with its St Vladimir's Seminary press founded in 1968. The seminary, with its Russian orientation, had been founded thirty years previously. It was to grow into an inter-cultural institution with an outreach that went beyond its original diaspora framework. By contrast, Jordanville was built 'dans le plus pur style russe'45 in order to reflect a single nation's vision of its idyllic past.
Those who chose the Moscow jurisdiction included several scholars of importance. A number of them taught in the post-war years at a Parisian centre for francophone and western-orientated Orthodox studies, the Institut Saint-Denys, which was set up in 1944. But its eventual deviation from Orthodox practice and belief caused most of these scholars to leave. Its founder Fr Evgraf Kovalevskii was in 1953 to set up a separate Eglise Catholique-Orthodoxe de France. It was an unusual way for the diaspora to develop. Acculturation was the prime requirement in the new foundation, though this, in the view of its critics, might challenge the very 'pillar and ground of the truth' (I Timothy 3:15). Several centres of the Orthodox western rite offered no such challenge, 'different' though they were. But most of them did not outlive their dedicated founding fathers.46 This was in the period from the late 1930s to the 1960s. Of more modest profile than the Institut Saint-Denys was the seminary established in 1953 at Villemoison near Paris by the patriarchate of Moscow. Vladimir Lossky was pre-eminent among its teachers.47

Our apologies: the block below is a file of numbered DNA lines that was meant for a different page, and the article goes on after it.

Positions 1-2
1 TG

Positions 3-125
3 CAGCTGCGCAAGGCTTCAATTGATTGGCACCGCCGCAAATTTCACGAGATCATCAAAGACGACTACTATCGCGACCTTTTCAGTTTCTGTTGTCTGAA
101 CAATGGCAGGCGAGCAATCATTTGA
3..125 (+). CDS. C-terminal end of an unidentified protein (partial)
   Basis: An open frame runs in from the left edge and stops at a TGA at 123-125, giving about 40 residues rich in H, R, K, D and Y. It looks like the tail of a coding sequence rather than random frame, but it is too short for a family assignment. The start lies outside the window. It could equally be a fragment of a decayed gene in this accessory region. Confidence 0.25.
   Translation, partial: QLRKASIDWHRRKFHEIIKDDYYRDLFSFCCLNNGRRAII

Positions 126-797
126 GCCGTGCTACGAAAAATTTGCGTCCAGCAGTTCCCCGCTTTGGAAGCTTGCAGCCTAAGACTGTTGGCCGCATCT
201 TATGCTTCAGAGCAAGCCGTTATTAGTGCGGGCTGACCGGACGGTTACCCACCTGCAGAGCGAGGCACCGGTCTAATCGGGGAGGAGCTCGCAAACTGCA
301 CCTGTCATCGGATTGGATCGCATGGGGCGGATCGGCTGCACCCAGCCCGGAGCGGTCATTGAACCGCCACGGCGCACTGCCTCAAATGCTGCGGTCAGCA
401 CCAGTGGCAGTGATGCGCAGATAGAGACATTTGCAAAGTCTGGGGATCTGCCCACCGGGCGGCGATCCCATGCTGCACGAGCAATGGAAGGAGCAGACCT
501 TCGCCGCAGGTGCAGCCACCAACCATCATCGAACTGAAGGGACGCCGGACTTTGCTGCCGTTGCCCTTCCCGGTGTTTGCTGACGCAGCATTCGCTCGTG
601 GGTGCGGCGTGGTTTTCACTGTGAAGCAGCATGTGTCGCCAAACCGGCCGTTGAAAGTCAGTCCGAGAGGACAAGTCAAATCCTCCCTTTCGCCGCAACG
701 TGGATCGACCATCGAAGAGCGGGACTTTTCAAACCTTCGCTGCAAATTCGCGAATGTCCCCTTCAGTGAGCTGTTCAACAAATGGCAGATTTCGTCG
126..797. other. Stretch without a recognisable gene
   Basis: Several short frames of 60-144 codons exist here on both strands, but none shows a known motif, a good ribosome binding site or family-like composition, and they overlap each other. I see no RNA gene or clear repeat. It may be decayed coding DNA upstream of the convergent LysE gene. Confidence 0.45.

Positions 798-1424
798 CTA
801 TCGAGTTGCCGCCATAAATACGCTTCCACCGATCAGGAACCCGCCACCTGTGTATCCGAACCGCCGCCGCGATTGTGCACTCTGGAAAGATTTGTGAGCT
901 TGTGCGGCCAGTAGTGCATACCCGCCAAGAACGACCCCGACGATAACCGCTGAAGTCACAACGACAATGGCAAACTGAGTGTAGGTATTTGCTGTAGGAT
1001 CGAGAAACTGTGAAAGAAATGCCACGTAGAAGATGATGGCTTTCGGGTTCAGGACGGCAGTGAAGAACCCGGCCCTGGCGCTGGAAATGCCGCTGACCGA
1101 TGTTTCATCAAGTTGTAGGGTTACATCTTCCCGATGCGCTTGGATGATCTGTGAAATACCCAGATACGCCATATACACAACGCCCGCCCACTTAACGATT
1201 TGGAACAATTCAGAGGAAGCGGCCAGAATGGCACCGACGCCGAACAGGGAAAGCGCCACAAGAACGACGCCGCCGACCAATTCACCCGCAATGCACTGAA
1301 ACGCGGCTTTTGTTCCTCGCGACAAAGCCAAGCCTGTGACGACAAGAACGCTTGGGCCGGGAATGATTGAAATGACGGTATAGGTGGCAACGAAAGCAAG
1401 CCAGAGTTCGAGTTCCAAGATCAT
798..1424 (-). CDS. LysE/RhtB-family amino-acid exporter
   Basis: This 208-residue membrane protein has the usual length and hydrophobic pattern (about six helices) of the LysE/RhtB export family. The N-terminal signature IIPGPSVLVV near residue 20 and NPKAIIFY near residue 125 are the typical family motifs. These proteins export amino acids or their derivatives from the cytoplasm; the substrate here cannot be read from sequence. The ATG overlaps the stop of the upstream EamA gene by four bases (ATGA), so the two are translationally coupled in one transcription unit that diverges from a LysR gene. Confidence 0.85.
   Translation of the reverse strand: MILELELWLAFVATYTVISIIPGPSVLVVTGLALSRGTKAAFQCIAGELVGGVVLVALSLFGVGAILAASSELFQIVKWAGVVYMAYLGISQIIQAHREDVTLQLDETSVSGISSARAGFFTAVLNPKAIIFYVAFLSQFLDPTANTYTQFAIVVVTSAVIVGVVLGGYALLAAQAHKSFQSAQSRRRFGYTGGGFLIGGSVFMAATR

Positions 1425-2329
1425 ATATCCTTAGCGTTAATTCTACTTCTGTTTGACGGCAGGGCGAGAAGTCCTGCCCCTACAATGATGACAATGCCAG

The Russian diaspora in Europe made its impact on the western world by means of scholarship. It also contributed its art and music. A fresh perception of the medieval icon was to fertilise the painters of the emigration. Not that all the churches of the emigration were willing to sponsor a revival of the rediscovered norms. But the second half of the century saw the production of distinguished revivalist work by iconographers such as Grigorii Krug48 and Leonid Uspenskii. Uspenskii organised a school for icon-painters in Paris, and
45 Nikita Struve, Soixante-dix ans d'émigration russe 1919-1989 (Paris: Fayard, 1996), 75.
46 For example, Alexis van der Mensbrugghe, Missel, ou livre de la synaxe liturgique approuvé et autorisé pour les églises orthodoxes de rite occidental relevant du Patriarcat de Moscou (Paris: Editions Setor, 1962).
47 Vladimir Lossky, Essai sur la théologie mystique de l'Église d'Orient (Paris: Aubier, 1944); trans. as The mystical theology of the eastern Church (Cambridge and London: J. Clarke & Co. Ltd, 1957).
48 Higoumène Barsanuphe, Icônes et fresques du Père Grégoire (Marcenat: Monastère orthodoxe Znaméniè, 1999).
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